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4-Letter Words (Posted on 2009-08-09) Difficulty: 3 of 5
I've just joined the YMCA and bought a lock to put on a locker. I bought one where you can choose your own combination. It has four rings surrounding the cylinder: the four inner rings have four dots that, when lined up, indicate the lock is in the open position. The lock came with eight outer rings from which the user can choose four to cover the inner rings, choosing one of ten characters on each ring to be over the red dot on the inner ring that it covers, thereby forming the combination.

I chose to use the four numeric rings (digits 0 - 9), but an interesting puzzle can be made from the rings having alphabetic characters.

The first ring has the letters A - J; call this type 1 ring. The second and third rings each have the letters K - T; call these type 2 rings. The fourth ring has letters U - Z and four special symbols. We'll ignore the ampersand, hyphen, blank and exclamation mark, but you might wish to explore such things as L&ER, for "lander" on your own.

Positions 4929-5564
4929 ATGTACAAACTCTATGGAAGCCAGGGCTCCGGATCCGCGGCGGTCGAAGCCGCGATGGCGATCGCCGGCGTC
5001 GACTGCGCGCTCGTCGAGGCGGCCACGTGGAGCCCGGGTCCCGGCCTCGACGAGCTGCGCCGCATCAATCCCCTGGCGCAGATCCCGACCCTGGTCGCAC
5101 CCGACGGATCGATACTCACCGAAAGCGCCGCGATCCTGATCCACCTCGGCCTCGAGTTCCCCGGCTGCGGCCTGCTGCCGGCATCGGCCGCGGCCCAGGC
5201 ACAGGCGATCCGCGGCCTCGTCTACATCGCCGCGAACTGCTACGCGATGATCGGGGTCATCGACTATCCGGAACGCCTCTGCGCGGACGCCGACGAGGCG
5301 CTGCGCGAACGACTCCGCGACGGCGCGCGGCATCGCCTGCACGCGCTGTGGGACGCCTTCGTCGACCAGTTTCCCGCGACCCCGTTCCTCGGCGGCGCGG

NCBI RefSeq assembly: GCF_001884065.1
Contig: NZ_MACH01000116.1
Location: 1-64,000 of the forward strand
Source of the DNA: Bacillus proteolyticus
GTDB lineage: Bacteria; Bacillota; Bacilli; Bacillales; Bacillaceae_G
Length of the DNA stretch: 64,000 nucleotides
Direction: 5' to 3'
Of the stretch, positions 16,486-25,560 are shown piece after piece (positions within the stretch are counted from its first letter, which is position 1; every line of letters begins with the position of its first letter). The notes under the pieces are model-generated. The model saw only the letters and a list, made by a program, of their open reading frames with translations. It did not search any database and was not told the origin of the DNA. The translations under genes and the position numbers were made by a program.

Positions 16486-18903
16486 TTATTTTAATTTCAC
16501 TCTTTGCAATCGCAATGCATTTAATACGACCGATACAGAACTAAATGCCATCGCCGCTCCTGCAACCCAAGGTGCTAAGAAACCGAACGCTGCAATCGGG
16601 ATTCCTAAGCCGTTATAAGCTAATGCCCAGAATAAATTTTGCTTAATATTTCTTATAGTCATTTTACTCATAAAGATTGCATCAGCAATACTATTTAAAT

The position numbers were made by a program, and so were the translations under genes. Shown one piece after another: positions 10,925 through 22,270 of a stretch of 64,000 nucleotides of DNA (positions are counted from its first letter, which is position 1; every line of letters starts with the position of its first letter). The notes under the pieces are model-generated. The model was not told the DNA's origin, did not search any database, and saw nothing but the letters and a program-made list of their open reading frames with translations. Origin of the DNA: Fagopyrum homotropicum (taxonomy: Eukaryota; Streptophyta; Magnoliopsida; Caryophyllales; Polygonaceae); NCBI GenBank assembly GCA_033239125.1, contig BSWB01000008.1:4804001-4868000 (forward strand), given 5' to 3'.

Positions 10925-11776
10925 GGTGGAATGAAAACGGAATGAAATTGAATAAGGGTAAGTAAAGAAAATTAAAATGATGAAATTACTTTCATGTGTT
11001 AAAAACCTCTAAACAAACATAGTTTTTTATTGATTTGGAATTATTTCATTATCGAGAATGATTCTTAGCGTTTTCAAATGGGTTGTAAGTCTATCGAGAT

Although foolish from a security standpoint, the use of a real word has mnemonic value. The foolishness is especially true as the specific hard-and-fast choice of the sequence of types, which can't be altered by someone merely opening the lock, limits the possible words that might be the key. For example if the sequence of types fixed onto the rings was 3221, few common words would be possible, like ULNA, VOLE, VOTE, WOKE, WOLF, WOMB, WOOD, WOOF, WORD, WORE, YOKE, YORE and ZONE. A potential thief could go through these quickly.

So categorize, by the sequence of type of ring, the possible 4-letter words that might be chosen as the unlocking key, given that there are one each of types 1 and 3, and two of type 2.

There are no tricks like treating W and M interchangeably, as, first of all, one is not really the upside-down of the other, and second, the one being used would be given away by the fact that all the other letters would be upside-down also.

See The Solution Submitted by Charlie    
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Comments: ( Back to comment list | You must be logged in to post comments.)
re(3): Categories? Comment 5 of 5 |
(In reply to re(2): Categories? by Dej Mar)

I guess I just see puzzles in everyday life, regardless of how to solve them.  Seemed like this best fits the category Word Puzzles.
  Posted by Charlie on 2009-08-10 22:11:25

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